Reputation Crossroads

This week the Federal Reserve will meet in order to set the interest rate policy for the next several months. It's a 50/50 toss-up whether they raise interest rates by 25bp or continue to hold rates at their current level.

Inevitably, the Fed will need to address the same issue all public institutions grapples with; credibility and reputation. We know the U.N. has lost much credibility. And with only a 20% approval rating, the U.S. Congress undeniably has little credibility. When the Obama Administration failed to enforce the Syrian "Red Line," they lost geopolitical credibility (click here for my previous commentary on the matter). [i]

More recently, NATO lost credibility when Russia invaded Ukraine, and China's provincial effectiveness is in doubt as North Korea is threatening regional stability. On top of all that we find one of the world's largest banks, Wells Fargo, opening fraudulent accounts to meet earnings targets all the while paying its leader over $125 million for promoting such a culture. [ii]

Now, the Fed is on the same precipice of maintaining their credibility as an effective policy body, or falling to the wayside like so many other public institutions.

Let’s frame the Fed’s dilemma:

According to a recent Gallup survey, low/zero interest rates have been widely accepted by the public as a good thing. For one, investors believe low rates are good for consumers and business borrowers, and that low rates don’t really hurt savers or investors. [iii]

Second, investors believe the low-interest rates help financially, and that low rates are not making that much of a difference on retired Americans. Only a few investors believe low-interest rates are hurting them financially. Clearly, investors have favored the near zero interest rate policy the Fed has held for many years. [iv]

On the other hand, (as written about by known blogger Ben Hunt), the Fed is now battling its own institutional credibility problem like other public service institutions. It appears the public is souring on our policy controlled world. [v]

To Raise or Not to Raise: Is that still a question?

The Fed effectively signed off on two interest rate increases in 2016 with their earlier statement by Janet Yellen. [vi]

"It's appropriate, and I've said this in the past, I think for the Fed to gradually and cautiously increase our overnight interest rate over time and probably in the coming months, such a move would be appropriate," Yellen said in response to a question at Harvard's Radcliffe Institute for Advanced Study.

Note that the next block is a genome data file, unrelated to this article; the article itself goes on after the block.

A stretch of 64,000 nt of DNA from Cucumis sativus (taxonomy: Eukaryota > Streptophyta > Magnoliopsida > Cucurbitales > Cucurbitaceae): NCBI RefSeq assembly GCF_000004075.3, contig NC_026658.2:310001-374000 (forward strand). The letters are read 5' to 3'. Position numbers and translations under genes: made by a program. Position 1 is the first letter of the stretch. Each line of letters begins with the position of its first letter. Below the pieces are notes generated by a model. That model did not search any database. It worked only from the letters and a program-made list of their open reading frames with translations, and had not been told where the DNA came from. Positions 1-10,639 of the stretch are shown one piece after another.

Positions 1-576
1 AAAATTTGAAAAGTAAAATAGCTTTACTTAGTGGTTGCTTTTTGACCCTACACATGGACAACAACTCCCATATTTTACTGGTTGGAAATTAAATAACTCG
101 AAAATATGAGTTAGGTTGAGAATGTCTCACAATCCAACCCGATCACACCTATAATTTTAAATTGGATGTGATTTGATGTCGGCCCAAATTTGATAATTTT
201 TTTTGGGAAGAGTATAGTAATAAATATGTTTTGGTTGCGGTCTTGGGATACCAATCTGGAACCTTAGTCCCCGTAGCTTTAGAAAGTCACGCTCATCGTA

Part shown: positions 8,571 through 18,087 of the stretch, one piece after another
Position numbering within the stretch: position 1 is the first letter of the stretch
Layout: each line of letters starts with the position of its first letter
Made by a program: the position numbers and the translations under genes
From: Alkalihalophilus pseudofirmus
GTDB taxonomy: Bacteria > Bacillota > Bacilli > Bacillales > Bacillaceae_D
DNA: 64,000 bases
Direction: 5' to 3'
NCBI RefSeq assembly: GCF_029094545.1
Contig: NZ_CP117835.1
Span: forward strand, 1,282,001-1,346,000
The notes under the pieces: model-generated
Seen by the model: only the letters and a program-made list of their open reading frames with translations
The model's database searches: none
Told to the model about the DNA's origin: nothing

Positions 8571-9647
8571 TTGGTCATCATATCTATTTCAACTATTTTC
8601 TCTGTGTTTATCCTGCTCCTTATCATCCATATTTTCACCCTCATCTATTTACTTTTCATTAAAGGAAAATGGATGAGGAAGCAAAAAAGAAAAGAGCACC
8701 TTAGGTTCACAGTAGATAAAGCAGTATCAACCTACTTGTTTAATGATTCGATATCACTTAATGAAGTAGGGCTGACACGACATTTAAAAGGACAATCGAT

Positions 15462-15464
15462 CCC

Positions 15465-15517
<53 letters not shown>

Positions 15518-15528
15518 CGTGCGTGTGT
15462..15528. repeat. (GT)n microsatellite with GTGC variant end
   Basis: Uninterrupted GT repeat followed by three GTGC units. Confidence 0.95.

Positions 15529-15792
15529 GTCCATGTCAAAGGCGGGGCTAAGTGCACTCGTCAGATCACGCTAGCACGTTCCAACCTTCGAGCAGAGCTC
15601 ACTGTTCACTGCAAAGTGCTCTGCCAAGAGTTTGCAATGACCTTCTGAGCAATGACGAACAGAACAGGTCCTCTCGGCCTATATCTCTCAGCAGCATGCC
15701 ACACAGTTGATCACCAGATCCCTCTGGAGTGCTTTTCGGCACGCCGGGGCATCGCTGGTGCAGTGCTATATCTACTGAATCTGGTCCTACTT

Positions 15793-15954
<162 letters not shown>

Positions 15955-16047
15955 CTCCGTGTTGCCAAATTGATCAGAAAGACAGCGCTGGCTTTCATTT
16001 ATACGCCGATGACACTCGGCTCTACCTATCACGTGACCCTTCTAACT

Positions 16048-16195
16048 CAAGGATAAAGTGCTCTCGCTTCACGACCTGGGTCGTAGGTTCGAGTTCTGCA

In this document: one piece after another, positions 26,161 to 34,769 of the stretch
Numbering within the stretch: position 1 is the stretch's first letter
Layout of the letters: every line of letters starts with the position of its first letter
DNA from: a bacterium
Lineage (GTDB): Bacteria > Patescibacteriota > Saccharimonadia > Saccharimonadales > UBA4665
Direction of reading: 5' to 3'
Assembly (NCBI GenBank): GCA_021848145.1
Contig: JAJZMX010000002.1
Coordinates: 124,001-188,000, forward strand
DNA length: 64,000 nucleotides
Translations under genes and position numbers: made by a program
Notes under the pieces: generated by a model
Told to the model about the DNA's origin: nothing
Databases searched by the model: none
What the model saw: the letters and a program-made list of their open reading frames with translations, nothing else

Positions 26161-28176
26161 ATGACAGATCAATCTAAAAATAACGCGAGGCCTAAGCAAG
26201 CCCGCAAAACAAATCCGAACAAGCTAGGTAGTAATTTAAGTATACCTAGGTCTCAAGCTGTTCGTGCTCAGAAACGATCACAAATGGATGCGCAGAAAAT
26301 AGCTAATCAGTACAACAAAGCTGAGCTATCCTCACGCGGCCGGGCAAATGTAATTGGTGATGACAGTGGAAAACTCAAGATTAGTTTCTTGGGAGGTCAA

The Fed has followed the data closely. With their dual mandate of inflation targeting (2%) and full employment, they should likely raise.

Unemployment is at pre-financial crisis lows of 4.9%. [vii]

Inflation (depending on which indicator you use) is hovering around 2%. In fact, on Friday the Core CPI (which is not used by the Fed) was just above 2% according to the Cleveland Fed's NowCast. [viii]

The problem is the Fed's current scoreboard (Unemployment Rate) clearly does not reflect the mood of the public and their current well-being. Again from Gallup, economic confidence is hovering around 2016 lows. [ix]

While at first glance, the low unemployment rate might look good on the Fed’s scorecard, folks on Main Street USA are simply not feeling the economic “love.”

The fact is the Fed knows their scoreboard is missing some stats; there are many people sitting on the sidelines not engaging in the workforce. That's a new reality.

Workforce participation is at a 10 year low, over 2.8 million American workers have given up partaking in the workforce since peak participation before the financial crisis. I believe about 25% of the lack of participation is due to the aging workforce, but that still leaves over 2.1 million eligible workers on the sidelines now vs. prior to the financial crisis.

The chart below might help shed some light on employment in America.

If indeed the Fed's mandate is full employment, then they are not meeting their goals. Without any help from Congress, or the President, in regards to fiscal policy, the Fed has become the “only game in town.” The Fed must now decide whether they want to pursue their mandate of "full employment" or manage their credibility by raising rates (or signaling a definitive increase in December) during their upcoming meeting.

In any case, the market will continue to be increasingly volatile, as we discussed last week. In fact, just after we wrote our post about upcoming increases in volatility, 4 of the following 5 trading days had a 1% or greater move in the market.

One thing is for sure: The Fed will likely add to the uncertainty until we clear the Presidential election and work our way into the Q3 earnings reporting season.

Reputation matters to public institutions, especially in the wake of so many failures. I would not bet against the Fed increasing rates this week.

If you have questions or comments, please let us know as we always appreciate your feedback. You can get in touch with us via Twitter, Facebook, or you can email me directly. For additional information on this, please visit our website.

Tim Phillips, CEO – Phillips & Company

Chris Porter, Senior Investment Analyst – Phillips & Company